A true open mind is founded in belief, faith and trust. The historic meaning of believe is to perceive or understand with the mind and then make an informed decision.2 The most basic use of the word believe which the average American would understand is that of a juror in court. Which witness do you believe? Which piece of evidence is believable? A synonym would be the word credible. When we believe something or someone and then act on that belief, that is faith. The active part of belief is faith. The passive part of belief is trust. Suppose your brother says that he will drive you to the doctor. If you believe him, then you understand what he says and you make a decision to get ready. If you get in the vehicle with him, that is faith. You act on your belief. When you sit in the vehicle as he drives, that is trust, a passive reliance on what you have proven true. You trust in his driving skills. You trust in the vehicle. You trust the roads, etc. Everything we do is a combination of belief, faith or trust. By restoring their historic definitions, belief, faith and trust re-emerge as the clear language of true experimental science. These terms were deliberately segregated from science to deceive people into believing Secular Humanism.

Liberals, Secular Humanists and materialists, however, use the word “belief” as a synonym for a philosophical position, just an opinion. Faith and trust to them are metaphysical words which mean different things to different people. And this is just the tip of an enormous iceberg. Secular Humanists have redefined hundreds of words to support their religion, such as sin, judgment and anthropology. A conversation with them can be very difficult since they use historical English words but mean something entirely different.

The traditional role of religion is to place priesthood as intermediary between God and man. The traditional role of an establishment of religion places the government in that intermediary role between God and man. In the Middle Ages the Roman Catholic Church put itself between man and God, as other religions have in the past. Johann Tetzel, a “professional pardoner,” sold indulgences representing forgiveness for sins in Germany. Indulgences were based on the “storehouse” of good works believed to exist because of the sacrifice of Christ and the good deeds and prayers of past saints. Tetzel was said to promise that, “As soon as a coin in the coffer rings, a soul from purgatory springs.”3

Selling indulgences was the final act of many which brought on the Reformation. People wouldn’t have bought them if they hadn’t believed the Catholic Church alone could placate God on their behalf. Martin Luther convinced the princes of Germany that they did not need to send their money to Rome because they could go to God directly. Rome sent armies to collect the money. Even Modern Roman Catholics who do not believe that their church today claims to stand between them and God have to admit that the medieval Roman Catholic Church did.

The combined power of Church and State restricted personal worship, scientific study and access to historical truth. Today Secular Humanism has done the same by removing foundational truths from education. It excludes study and discovery that contradicts uniformitarianism. It rewrites history to undermine morality and freedom of expression.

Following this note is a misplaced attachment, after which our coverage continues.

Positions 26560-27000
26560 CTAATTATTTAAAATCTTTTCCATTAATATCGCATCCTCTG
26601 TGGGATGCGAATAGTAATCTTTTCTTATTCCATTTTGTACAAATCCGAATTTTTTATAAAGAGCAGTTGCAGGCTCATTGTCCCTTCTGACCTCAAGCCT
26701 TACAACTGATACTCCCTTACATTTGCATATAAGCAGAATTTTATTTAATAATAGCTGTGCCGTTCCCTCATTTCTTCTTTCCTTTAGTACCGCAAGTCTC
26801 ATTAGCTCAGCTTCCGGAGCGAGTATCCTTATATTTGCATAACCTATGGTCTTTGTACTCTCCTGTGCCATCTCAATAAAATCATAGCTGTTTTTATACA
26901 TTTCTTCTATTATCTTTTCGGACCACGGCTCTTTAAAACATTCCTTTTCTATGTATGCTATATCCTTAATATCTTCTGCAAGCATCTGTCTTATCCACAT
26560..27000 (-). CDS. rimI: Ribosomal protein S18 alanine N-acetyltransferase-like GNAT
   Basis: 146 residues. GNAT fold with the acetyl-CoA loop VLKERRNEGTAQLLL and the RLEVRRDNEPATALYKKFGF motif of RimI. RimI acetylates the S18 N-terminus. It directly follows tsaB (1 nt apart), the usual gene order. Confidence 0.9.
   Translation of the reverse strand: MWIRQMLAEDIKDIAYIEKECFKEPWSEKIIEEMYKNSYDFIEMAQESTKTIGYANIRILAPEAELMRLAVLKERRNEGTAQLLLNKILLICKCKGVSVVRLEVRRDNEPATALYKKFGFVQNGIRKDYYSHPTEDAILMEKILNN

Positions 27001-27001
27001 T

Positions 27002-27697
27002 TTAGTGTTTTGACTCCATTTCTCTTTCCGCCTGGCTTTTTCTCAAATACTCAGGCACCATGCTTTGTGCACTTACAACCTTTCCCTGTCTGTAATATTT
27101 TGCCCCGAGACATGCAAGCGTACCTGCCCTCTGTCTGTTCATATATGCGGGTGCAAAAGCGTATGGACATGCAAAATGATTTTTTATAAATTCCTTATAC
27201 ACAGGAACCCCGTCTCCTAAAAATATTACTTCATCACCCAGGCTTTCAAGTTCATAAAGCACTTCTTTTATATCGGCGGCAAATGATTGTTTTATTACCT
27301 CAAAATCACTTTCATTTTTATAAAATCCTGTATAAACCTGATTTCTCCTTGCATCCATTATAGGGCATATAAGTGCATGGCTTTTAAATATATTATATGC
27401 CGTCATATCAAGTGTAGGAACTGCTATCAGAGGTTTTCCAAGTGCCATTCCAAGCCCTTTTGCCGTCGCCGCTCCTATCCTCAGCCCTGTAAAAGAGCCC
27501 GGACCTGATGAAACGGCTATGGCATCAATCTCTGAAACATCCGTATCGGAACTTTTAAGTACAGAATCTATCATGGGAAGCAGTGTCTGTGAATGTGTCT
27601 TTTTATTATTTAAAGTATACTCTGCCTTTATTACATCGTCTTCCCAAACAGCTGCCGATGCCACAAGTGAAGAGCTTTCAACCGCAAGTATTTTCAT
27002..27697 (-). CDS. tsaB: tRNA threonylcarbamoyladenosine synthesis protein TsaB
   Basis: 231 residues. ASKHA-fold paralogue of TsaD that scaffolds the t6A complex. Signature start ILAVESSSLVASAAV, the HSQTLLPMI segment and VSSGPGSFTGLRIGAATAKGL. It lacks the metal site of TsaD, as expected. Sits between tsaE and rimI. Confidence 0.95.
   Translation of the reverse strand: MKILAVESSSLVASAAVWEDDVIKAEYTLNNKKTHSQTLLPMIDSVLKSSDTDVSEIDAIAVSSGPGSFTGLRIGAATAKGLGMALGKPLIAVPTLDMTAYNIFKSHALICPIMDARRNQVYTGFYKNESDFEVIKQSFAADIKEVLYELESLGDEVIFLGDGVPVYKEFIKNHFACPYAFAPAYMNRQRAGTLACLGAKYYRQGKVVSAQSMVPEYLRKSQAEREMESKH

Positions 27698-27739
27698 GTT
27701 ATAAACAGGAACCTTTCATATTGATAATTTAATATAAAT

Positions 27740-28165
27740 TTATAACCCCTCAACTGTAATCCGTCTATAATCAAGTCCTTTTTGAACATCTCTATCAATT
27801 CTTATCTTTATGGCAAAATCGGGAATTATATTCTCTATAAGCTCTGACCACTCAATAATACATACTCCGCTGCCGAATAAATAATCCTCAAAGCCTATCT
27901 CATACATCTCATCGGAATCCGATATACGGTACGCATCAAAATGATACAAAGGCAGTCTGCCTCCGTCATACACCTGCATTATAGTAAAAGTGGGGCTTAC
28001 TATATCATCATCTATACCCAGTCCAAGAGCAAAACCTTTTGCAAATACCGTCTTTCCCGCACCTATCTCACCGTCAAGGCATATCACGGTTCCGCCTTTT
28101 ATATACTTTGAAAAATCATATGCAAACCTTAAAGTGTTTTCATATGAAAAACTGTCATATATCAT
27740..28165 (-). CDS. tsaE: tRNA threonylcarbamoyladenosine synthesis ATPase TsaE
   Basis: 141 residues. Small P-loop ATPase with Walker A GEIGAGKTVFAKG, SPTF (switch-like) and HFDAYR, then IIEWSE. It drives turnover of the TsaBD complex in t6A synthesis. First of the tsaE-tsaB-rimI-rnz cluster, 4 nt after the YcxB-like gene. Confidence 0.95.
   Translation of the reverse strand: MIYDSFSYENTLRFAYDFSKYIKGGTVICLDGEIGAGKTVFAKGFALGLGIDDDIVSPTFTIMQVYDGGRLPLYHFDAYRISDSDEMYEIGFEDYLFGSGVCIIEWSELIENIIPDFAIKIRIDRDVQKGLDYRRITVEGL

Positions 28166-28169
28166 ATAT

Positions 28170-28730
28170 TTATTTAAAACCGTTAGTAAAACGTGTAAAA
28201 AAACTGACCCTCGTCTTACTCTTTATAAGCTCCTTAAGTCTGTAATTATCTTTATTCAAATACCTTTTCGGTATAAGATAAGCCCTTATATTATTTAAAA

The union between the medieval Romanist church and the state came to an end in two ways. In Southern Europe during the Renaissance, art, architecture, literature, and learning opened up to all men, not just those who were part of the church and state system. The Renaissance left the power intact, however. In Northern Europe, the Reformation abolished the need for a church like Rome through the great affirmations of the Reformation: The Scriptures are the absolute authority; Justification is by faith alone apart from works; and every believer is his own priest with direct access to God. The Reformation made a special priesthood class unnecessary because men could pray directly to God and read His Word on their own.

The medieval Roman Catholic Church kept the Scriptures almost exclusively in Latin to prevent ordinary people from studying them, forcing people to come to the priest. The priest would not only tell them what the Scriptures said, but he also mingled that with the church’s interpretation. In order for ordinary people who did not know Latin to read the Bible for themselves, the Scriptures had to be translated into the language of the ordinary people. Translation work by Reformers was essential to enable ordinary men to read the Scriptures for themselves, even though it was punishable by death under the Church-State system. The Renaissance and the Reformation worked together in the development of moveable type to make printing and distribution of translations of the Scriptures easier. Renaissance scholars revived interest in studying forgotten manuscripts and making translations into the vernacular. Erasmus’s Greek New Testament provided a basis for more accurate translations of the Scriptures.

The Medieval Romanist Church-State system took away freedom by forcing man to rely on and accept its teachings. The Renaissance and the Reformation restored freedom by returning art, science, and all forms of learning to ordinary people. In particular the people were able to worship God as the Scriptures taught, without Church-State control. Modern western culture, and American culture in particular, was founded on this religious freedom. American culture is more Christian than European cultures, but neither of these cultures can survive if the foundation of religious freedom is destroyed.